- Audience or community? (Chris Brogan)

 

Can we control information?

 

- Could we ever prevent leaks or factory-gate gossip?

- Is the scale of challenge greater given the porosity of online information?

- Is PR about 'command and control' or should it encourage conversations on issues?

 

What does Web 2.0 mean for newspapers?

 

- Advertising is migrating to the web (eg Craigslist)

- Google is now a media company, but with no journalists (eg Google News)

- Print is not enough: Guardian now has blogs, audio posts, podcasts, video: in a word mashups

- What does the decline in print journalism mean for PR?

 

Does blogger relations replace media relations?

 

- Yes, if blogs have reach and credibility with target audience

- Otherwise, new media complements - but doesn't replace - old media (think radio, TV, internet)

- Blogger relations complements media relations (as does eg analyst relations)

- See Tom Murphy's PR hype cycle

- State of the live web / blogosphere (April 2007)

 

Should the chief executive blog?

 

- Rare example of a good CEO blog: Sun's Jonathan Schwartz

- Warning from Seth Godin: Beware the CEO blog

- Advice from Debbie Weil: What should the CEO blog about, and why

- Advice from Antony Mayfield: Should your CEO blog? That depends on them

- Boyd Neil, Hill & Knowlton: Should senior executives blog?

- Why CEOs should learn to love the blog The Guardian, 17 November 2006

 

Should we prevent employees from blogging and using social media?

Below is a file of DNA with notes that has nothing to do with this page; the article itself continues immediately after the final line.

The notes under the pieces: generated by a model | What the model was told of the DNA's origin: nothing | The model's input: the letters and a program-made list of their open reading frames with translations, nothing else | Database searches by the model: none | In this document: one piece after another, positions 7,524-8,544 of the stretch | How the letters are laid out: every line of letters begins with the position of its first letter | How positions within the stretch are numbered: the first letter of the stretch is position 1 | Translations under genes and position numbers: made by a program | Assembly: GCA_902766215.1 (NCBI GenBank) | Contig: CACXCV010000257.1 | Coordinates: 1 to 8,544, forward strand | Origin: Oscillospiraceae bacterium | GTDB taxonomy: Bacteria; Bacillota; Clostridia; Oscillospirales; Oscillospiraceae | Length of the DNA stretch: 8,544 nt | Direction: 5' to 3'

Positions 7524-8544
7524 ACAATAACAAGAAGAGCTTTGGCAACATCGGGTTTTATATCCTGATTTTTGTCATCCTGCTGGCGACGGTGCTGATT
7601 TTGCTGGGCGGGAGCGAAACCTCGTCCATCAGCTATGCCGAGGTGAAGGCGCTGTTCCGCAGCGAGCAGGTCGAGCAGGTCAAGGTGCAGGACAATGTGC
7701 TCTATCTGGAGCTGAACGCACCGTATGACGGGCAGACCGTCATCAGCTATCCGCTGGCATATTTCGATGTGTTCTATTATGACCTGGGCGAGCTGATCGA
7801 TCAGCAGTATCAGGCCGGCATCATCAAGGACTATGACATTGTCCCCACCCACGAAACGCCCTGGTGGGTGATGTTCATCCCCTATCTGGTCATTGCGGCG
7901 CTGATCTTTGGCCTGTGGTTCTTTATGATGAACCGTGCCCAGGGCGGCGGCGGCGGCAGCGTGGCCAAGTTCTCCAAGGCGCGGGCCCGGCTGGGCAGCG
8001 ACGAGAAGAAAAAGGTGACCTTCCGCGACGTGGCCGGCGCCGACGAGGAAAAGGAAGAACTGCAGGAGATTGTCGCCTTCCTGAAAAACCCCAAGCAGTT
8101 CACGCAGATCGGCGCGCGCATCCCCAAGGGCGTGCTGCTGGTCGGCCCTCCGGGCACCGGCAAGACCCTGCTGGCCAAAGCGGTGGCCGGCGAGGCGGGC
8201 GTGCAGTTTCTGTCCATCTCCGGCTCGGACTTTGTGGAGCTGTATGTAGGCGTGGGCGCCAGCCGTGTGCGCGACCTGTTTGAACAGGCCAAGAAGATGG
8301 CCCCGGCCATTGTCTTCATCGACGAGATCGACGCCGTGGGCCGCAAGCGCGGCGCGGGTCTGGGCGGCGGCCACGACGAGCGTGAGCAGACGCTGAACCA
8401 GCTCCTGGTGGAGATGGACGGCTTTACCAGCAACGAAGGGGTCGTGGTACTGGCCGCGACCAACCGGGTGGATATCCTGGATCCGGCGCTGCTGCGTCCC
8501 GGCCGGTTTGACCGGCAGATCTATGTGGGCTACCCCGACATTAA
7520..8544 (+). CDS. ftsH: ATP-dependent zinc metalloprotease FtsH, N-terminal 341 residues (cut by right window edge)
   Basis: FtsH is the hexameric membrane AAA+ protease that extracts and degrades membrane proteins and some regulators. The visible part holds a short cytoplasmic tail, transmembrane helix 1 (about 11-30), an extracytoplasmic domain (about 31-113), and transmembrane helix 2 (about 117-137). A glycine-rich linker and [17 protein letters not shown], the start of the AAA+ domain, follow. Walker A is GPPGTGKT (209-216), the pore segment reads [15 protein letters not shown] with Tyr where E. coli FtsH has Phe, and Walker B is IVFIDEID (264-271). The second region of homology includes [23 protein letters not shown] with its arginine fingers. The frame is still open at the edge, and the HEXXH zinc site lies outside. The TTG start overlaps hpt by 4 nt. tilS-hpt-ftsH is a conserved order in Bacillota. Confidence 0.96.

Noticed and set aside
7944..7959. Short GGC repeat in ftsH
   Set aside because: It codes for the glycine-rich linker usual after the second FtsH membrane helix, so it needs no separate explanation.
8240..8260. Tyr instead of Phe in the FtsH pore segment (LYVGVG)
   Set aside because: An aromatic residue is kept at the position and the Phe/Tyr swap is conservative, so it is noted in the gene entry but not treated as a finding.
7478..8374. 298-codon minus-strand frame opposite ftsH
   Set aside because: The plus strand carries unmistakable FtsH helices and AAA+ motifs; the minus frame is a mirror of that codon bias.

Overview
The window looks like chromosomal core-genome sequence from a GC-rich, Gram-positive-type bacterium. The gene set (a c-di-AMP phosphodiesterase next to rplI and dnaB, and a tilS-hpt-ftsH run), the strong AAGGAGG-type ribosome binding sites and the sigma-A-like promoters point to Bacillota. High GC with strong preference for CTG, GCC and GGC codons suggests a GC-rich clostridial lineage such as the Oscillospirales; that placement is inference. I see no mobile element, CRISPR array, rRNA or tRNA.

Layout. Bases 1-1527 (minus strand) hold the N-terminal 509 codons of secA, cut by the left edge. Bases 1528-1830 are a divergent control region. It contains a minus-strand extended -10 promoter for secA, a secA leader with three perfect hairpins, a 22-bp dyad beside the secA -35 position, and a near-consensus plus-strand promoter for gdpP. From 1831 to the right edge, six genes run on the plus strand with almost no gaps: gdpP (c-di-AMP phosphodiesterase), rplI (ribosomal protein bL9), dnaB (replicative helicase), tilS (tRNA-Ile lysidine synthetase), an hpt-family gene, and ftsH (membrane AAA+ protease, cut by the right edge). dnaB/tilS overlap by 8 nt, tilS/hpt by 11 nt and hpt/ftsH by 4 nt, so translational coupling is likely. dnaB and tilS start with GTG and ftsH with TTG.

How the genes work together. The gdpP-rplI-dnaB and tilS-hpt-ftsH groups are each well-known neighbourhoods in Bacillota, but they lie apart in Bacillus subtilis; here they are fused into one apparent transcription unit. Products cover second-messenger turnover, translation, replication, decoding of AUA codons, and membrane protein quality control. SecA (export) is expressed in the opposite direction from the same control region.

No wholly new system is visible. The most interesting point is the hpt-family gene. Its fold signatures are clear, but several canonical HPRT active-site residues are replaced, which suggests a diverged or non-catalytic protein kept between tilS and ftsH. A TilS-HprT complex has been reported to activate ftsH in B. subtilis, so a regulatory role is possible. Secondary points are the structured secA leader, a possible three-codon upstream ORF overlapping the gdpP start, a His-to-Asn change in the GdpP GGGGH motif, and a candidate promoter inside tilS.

- Stop blocking campaign

- There should be guidelines on blogging where the company is named and blogs are part of its PR strategy:

- Yahoo! employee blog guidelines

- IBM blogging policy and guidelines (pdf file)

- Edelman Managing employee bloggers (pdf file)

- CIPR social media guidelines

 

Should our blogging be transparent?

 

- When blogs put brands at risk, Financial Times, 8 November 2006

- Buzz off! this blogger's voice is not for sale Media Guardian, 20 November 2006

- Anti-astroturfing campaign

- Edelman, Wal-Mart flogging campaign

- WOMMA code of ethics

 

Should we police our Wikipedia entry?

 

- How clean is an 'open source' encyclopedia?

- Self-penned entry (eg Tim Mackintosh-Smith)

- What about protecting your reputation?

- Wikipedia's five pillars (including 'neutral point of view')


 

What tools are needed for PR 2.0?

 

- All traditional skills (eg research, writing, networking, media relations), plus:

- Social media knowledge (eg Digg; delicious; Flickr)

- New research tools (eg Technorati; Google News; Google blog search)